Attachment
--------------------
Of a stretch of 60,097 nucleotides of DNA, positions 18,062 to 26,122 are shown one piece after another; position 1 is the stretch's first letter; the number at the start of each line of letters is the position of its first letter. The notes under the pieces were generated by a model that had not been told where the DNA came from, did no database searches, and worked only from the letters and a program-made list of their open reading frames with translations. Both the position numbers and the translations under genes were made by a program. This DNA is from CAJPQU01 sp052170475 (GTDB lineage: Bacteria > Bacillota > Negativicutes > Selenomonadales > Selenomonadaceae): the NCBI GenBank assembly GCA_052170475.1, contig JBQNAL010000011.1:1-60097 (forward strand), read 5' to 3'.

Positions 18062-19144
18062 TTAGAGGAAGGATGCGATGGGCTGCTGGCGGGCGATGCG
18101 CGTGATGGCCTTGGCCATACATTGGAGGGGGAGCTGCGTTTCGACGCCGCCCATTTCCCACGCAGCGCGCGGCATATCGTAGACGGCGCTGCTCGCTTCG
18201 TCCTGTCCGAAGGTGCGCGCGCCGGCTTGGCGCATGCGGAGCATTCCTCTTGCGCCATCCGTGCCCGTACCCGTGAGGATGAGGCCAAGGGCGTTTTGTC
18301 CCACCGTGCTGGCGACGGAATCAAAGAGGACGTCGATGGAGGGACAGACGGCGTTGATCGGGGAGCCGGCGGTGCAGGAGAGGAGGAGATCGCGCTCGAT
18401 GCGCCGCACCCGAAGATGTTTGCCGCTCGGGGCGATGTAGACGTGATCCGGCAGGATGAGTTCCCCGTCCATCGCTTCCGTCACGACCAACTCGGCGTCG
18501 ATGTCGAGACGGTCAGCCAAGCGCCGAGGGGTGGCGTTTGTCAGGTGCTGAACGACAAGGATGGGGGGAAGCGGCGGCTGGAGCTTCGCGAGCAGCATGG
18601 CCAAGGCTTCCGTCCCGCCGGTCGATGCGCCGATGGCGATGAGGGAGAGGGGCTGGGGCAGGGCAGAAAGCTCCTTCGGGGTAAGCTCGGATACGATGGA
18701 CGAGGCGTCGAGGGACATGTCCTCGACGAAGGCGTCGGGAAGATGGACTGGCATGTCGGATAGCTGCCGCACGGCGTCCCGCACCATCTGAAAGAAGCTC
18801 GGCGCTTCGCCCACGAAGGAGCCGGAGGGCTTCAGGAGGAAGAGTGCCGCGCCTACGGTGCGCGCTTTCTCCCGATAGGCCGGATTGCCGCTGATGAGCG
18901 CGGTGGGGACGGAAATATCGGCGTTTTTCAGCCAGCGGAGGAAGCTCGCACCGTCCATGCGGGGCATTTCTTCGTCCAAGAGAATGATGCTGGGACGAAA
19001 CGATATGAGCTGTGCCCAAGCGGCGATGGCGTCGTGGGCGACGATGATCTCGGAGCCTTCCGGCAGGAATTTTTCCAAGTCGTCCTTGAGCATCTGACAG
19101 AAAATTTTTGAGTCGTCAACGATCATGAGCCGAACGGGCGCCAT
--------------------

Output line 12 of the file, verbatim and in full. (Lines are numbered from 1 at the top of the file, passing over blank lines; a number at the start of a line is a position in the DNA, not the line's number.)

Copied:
18901 CGGTGGGGACGGAAATATCGGCGTTTTTCAGCCAGCGGAGGAAGCTCGCACCGTCCATGCGGGGCATTTCTTCGTCCAAGAGAATGATGCTGGGACGAAA